TRUMP AGENDA: Flynn's out
Breaking last night from NBC's team: "Michael Flynn abruptly quit as President Donald Trump's national security adviser Monday night, hours after it emerged that the Justice Department informed the White House that it believed he could be subject to blackmail. The resignation also came after previous disclosures that Flynn had misled Vice President Mike Pence and other senior officials about his communications with Sergey Kislyak, Russia's ambassador to the United States. Pence repeated the misinformation in television appearances. "Unfortunately, because of the fast pace of events, I inadvertently briefed the Vice President Elect and others with incomplete information regarding my phone calls with the Russian Ambassador. I have sincerely apologized to the President and the Vice President, and they have accepted my apology," Flynn said in his resignation letter."
From the Washington Post, shortly before the resignation announcement: "The acting attorney general informed the Trump White House late last month that she believed Michael Flynn had misled senior administration officials about the nature of his communications with the Russian ambassador to the United States, and warned that the national security adviser was potentially vulnerable to Russian blackmail, current and former U.S. officials said. The message, delivered by Sally Q. Yates and a senior career national security official to the White House counsel, was prompted by concerns that Flynn, when asked about his calls and texts with the Russian diplomat, had told Vice President-elect Mike Pence and others that he had not discussed the Obama administration sanctions on Russia for its interference in the 2016 election, the officials said. It is unclear what the White House counsel, Donald McGahn, did with the information."
The frontrunner to replace Flynn? Vice Adm. Robert Harward.
Hillary Clinton, by the way, had this to say.
More on the upheaval in the White House, from the Washington Post: "Upset about damaging leaks of his calls with world leaders and other national security information, Trump has ordered an internal investigation to find the leakers. Staffers, meanwhile, are so fearful of being accused of talking to the media that some have resorted to a secret chat app — Confide — that erases messages as soon as they're read. The chaos and competing factions that were a Trump trademark in business and campaigning now are starting to define his presidency, according to interviews with a dozen White House officials as well as other Republicans. Most spoke on the condition of anonymity to candidly discuss internal White House dynamics and deliberations. Some senior officials are worried about their own standing with the president, who through his casual conversations with friends and associates sometimes seems to hint that a shake-up could come at a moment's notice. Aides said they strive to avoid appearing "weak" or "low energy" — two of Trump's least favorite attributes."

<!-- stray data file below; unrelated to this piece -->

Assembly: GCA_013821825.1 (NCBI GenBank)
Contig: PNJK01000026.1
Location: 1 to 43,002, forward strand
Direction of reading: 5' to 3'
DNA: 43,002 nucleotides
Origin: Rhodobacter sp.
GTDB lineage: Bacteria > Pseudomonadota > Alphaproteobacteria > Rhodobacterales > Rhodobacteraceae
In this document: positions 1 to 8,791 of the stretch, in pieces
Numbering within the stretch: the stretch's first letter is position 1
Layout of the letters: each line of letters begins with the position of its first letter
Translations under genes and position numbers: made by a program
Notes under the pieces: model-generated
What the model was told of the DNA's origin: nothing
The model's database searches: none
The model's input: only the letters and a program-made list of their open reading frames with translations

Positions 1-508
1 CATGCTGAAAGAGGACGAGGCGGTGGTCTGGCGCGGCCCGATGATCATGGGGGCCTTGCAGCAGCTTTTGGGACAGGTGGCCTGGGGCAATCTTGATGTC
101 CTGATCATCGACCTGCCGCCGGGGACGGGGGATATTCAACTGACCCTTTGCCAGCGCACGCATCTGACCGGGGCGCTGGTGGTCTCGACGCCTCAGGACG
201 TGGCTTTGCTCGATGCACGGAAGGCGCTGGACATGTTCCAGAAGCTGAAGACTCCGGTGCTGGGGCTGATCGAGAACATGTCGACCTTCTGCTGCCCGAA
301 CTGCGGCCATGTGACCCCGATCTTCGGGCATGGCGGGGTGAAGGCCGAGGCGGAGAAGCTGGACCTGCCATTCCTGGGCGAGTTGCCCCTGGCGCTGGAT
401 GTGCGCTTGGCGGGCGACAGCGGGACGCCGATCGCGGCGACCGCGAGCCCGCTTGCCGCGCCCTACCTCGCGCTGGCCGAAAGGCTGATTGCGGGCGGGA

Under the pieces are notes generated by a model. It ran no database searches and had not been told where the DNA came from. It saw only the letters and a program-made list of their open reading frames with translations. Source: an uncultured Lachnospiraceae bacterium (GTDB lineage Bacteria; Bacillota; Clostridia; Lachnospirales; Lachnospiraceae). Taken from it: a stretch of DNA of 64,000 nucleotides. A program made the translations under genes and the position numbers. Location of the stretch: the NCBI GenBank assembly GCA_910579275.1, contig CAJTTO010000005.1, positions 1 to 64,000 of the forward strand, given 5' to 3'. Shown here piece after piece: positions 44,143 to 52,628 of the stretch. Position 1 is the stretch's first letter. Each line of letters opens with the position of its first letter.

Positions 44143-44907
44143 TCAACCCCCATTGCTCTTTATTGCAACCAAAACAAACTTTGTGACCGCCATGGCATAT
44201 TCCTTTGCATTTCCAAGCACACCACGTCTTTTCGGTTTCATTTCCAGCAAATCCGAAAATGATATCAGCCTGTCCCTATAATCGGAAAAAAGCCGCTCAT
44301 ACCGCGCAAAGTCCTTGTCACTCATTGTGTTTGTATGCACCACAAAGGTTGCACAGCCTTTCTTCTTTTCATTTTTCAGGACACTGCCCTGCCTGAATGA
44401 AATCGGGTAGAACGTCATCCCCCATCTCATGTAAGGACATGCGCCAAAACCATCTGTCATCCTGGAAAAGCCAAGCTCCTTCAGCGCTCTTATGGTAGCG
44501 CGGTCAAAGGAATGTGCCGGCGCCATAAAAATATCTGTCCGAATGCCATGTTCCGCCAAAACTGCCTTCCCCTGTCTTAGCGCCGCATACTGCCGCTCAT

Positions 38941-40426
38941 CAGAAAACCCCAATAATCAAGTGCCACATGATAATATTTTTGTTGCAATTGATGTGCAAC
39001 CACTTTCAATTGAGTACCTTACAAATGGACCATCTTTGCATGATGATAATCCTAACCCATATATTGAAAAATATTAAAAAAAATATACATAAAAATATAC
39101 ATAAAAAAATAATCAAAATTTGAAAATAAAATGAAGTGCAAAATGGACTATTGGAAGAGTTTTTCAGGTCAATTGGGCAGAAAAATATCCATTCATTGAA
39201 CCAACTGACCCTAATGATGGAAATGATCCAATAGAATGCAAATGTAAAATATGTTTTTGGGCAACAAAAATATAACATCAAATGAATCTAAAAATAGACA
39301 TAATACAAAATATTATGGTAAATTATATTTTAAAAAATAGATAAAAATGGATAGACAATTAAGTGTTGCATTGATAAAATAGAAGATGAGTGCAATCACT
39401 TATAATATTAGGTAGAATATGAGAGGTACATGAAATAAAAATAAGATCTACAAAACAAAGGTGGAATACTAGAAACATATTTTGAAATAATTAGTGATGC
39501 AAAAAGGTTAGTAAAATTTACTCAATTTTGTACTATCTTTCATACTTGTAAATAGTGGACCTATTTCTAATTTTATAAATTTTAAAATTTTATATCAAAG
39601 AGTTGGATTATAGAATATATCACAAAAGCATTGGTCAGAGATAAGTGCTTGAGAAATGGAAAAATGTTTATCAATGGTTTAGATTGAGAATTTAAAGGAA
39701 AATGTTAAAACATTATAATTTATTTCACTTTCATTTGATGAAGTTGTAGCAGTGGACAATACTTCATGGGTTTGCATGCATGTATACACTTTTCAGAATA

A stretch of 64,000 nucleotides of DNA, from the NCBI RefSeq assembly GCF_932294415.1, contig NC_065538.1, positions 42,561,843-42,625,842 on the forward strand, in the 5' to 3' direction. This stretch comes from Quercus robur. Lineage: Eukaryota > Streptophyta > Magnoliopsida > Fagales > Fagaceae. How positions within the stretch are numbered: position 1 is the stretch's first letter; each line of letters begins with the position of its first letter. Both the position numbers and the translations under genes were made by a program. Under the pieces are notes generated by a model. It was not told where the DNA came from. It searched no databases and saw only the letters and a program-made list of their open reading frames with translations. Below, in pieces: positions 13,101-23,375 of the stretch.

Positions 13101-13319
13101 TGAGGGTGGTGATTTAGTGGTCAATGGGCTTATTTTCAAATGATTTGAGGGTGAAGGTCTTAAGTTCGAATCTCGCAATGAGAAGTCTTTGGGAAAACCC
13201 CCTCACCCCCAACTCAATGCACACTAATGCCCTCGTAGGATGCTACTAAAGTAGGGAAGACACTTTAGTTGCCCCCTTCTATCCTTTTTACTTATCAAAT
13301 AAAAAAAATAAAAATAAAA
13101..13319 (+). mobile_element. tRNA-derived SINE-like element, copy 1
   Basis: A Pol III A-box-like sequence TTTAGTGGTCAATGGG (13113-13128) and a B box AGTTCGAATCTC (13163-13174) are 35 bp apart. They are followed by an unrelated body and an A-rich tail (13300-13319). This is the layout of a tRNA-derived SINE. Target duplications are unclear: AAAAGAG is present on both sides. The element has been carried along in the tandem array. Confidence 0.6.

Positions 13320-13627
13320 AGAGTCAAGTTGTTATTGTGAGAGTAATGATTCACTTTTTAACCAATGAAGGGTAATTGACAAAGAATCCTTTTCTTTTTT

And speaking of security issues, from the New York Times: "President Trump and his top aides coordinated their response to North Korea's missile test on Saturday night in full view of diners at Mr. Trump's Mar-a-Lago resort in Florida — a remarkable public display of presidential activity that is almost always conducted in highly secure settings. The scene — of aides huddled over their computers and the president on his cellphone at his club's terrace — was captured by a club member dining not far away and published in pictures on his Facebook account. The images also show Mr. Trump conferring with his guest at the resort, Shinzo Abe, the Japanese prime minister."
Leigh Ann Caldwell: "The Senate confirmed Steven Mnuchin, President Donald Trump's pick to head the Treasury Department, in a vote mostly along party lines Monday night as Democrats criticized him as a Wall Street-friendly banker who breaks with Trump's promise to stand for American workers. The Senate voted 53-47, with all Republicans voting for him and all Democrats voting no except Joe Manchin of West Virginia. Shortly thereafter, all 100 senators voted to confirm David Shulkin to be veterans affairs secretary."
NBC's Ali Vitali reports on Trump's meeting with Canadian Prime Minister Justin Trudeau.
The New York Times wraps another weekend of tough conversations for Republicans about health care.
Pro-ACA group Save My Care is hammering Paul Ryan and Republicans on their health care repeal plans in a new video.
The Wall Street Journal reports on how "the White House is exploring a new tactic to discourage China from undervaluing its currency to boost exports."
Speaking of China, keep an eye on this AP thread: "President Donald Trump is poised to receive something Tuesday that he has been trying to get from China for a decade: trademark rights to his own name. After suffering rejection after rejection in China's courts, he saw his prospects change dramatically after starting his presidential campaign."
From POLITICO: "Donald Trump never exactly fit the conservative mold — a fact that has unnerved the GOP's true believers. But as the Trump administration takes shape, Vice President Mike Pence has used his position atop the transition team and in the White House to install conservative allies throughout several agencies and at almost every level of government, giving the government a more orthodox cast."